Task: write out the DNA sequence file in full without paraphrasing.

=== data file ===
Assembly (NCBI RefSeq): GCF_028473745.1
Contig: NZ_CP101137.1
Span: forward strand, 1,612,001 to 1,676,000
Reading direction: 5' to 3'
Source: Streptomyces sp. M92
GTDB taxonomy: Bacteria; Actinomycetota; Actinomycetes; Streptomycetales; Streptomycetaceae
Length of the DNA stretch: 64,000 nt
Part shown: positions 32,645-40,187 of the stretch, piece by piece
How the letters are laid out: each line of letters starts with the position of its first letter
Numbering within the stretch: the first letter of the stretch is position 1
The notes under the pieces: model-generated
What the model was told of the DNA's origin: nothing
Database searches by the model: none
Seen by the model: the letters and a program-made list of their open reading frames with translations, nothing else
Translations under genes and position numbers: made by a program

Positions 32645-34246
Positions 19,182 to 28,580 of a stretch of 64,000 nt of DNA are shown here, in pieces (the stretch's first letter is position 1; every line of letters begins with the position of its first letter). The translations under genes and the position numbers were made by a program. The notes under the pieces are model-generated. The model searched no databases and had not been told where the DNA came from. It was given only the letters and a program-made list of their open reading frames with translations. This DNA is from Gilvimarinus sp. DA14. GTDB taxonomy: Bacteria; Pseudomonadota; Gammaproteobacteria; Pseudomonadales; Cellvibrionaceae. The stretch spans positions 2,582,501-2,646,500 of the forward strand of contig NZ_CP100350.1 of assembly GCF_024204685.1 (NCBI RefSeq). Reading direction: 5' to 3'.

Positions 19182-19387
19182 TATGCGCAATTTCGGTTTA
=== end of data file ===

Assembly (NCBI RefSeq): GCF_028473745.1
Contig: NZ_CP101137.1
Span: forward strand, 1,612,001 to 1,676,000
Reading direction: 5' to 3'
Source: Streptomyces sp. M92
GTDB taxonomy: Bacteria; Actinomycetota; Actinomycetes; Streptomycetales; Streptomycetaceae
Length of the DNA stretch: 64,000 nt
Part shown: positions 32,645-40,187 of the stretch, piece by piece
How the letters are laid out: each line of letters starts with the position of its first letter
Numbering within the stretch: the first letter of the stretch is position 1
The notes under the pieces: model-generated
What the model was told of the DNA's origin: nothing
Database searches by the model: none
Seen by the model: the letters and a program-made list of their open reading frames with translations, nothing else
Translations under genes and position numbers: made by a program

Positions 32645-34246
Positions 19,182 to 28,580 of a stretch of 64,000 nt of DNA are shown here, in pieces (the stretch's first letter is position 1; every line of letters begins with the position of its first letter). The translations under genes and the position numbers were made by a program. The notes under the pieces are model-generated. The model searched no databases and had not been told where the DNA came from. It was given only the letters and a program-made list of their open reading frames with translations. This DNA is from Gilvimarinus sp. DA14. GTDB taxonomy: Bacteria; Pseudomonadota; Gammaproteobacteria; Pseudomonadales; Cellvibrionaceae. The stretch spans positions 2,582,501-2,646,500 of the forward strand of contig NZ_CP100350.1 of assembly GCF_024204685.1 (NCBI RefSeq). Reading direction: 5' to 3'.

Positions 19182-19387
19182 TATGCGCAATTTCGGTTTA